Laura Kimberly, MSW, MBE
Director of Special Projects
Jefferson School of Population Health
Prevention and wellness seem to be two of the health care reform buzzwords of the moment. Yet some of the efforts currently underway across the country indicate that a tremendous amount of energy is being devoted to thinking about the future and how best to create healthy communities where people thrive.
As we all know, physical activity is an important component of wellness, particularly in the face of rising rates of obesity and other associated chronic conditions. On May 3rd, the U.S. National Physical Activity Plan was released by an expert panel, including representation from the Centers for Disease Control and Prevention, the American College of Sports Medicine, the American Heart Association and the American Cancer Society.
Philadelphia was the first city to formally endorse the plan, and on May 11th JSPH hosted an event entitled Moving Philadelphia! Creating Healthier Communities. The campus green was abuzz with exhibitors and physical activities for children and adults, including an outdoor spinning class, followed by presentations on physical activity and the built environment.
On behalf of Mayor Michael Nutter, Dr. Don Schwarz, Deputy Mayor for Health and Opportunity and Health Commissioner for the City of Philadelphia, presented a proclamation declaring May 11, 2010 Moving Philadelphia Day.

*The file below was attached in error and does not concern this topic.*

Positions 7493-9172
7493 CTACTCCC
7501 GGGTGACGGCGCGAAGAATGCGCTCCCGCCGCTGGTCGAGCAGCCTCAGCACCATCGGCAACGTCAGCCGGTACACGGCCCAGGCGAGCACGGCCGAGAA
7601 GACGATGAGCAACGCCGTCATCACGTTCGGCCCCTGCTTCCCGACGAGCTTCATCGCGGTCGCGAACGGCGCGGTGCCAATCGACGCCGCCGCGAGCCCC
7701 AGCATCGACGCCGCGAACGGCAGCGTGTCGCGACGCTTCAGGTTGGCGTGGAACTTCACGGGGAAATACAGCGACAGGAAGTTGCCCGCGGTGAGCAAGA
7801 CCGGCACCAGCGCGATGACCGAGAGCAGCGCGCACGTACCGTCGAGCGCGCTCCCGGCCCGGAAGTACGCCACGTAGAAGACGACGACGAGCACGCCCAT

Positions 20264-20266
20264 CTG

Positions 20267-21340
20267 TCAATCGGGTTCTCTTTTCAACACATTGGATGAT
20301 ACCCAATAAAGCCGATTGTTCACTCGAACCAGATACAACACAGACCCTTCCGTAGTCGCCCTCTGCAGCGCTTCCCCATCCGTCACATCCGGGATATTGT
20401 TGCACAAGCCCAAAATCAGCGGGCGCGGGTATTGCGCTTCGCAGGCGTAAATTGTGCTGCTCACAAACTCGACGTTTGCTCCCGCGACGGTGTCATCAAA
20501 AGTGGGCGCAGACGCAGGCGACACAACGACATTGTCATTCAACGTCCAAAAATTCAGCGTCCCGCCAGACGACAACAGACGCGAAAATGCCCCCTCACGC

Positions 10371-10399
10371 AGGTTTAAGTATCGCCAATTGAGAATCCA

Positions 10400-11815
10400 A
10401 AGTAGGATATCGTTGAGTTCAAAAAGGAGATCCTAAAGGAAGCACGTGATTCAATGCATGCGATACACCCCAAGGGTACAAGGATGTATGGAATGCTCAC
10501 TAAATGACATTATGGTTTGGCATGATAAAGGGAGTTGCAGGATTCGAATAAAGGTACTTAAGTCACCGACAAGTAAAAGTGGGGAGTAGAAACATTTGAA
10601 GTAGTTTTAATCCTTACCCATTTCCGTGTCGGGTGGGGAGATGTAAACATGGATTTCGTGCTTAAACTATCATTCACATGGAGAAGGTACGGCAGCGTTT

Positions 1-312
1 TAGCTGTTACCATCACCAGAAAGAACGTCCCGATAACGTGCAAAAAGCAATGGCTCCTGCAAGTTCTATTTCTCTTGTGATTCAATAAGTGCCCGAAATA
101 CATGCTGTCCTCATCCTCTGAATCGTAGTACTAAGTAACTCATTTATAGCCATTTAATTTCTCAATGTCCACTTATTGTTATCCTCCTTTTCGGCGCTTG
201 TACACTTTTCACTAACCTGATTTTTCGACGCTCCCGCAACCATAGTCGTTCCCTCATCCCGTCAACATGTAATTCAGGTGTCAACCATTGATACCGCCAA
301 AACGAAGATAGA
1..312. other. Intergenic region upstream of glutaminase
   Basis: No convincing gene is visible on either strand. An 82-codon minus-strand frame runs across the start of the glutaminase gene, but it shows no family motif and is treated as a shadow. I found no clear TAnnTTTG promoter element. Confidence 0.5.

In his keynote address, Dr. Schwarz discussed Philadelphia’s high rate of obesity and the many hidden costs associated with obesity and chronic conditions. He offered a particularly compelling example: at Children’s Hospital of Philadelphia, children too large for the CT scan machines in the hospital must be transported to the city’s zoo to use scanners designed for large animals. Dr. Schwarz noted the link between low physical activity levels and the built environment, stressing that communities must be made safer and more accessible to encourage recreation. To this end, as part of a Comprehensive Streets Plan, Philadelphia is working hard to increase bicycle and pedestrian traffic and reduce reliance on cars.
Other noted speakers included Allison Kleinfelter from the National Coalition for Promoting Physical Activity and Founder and CEO of achievABILITY, who discussed the U.S. National Physical Activity Plan in detail, and Richard Killingsworth, Senior Advisor at Nemours Health and Prevention Services, who explored the impact of the built environment on health and wellness. Both speakers issued a call to action, not just to policy makers and other key leaders and decision makers, but also to local grassroots organizations and to each and every individual. The push for change must come from each of these levels if we truly want to get our country moving!
What do you think about physical activity and the environments in which people live? Can we get people moving? To learn more about the U.S. National Physical Activity Plan, please visit http://www.ncppa.org/resources/plans/.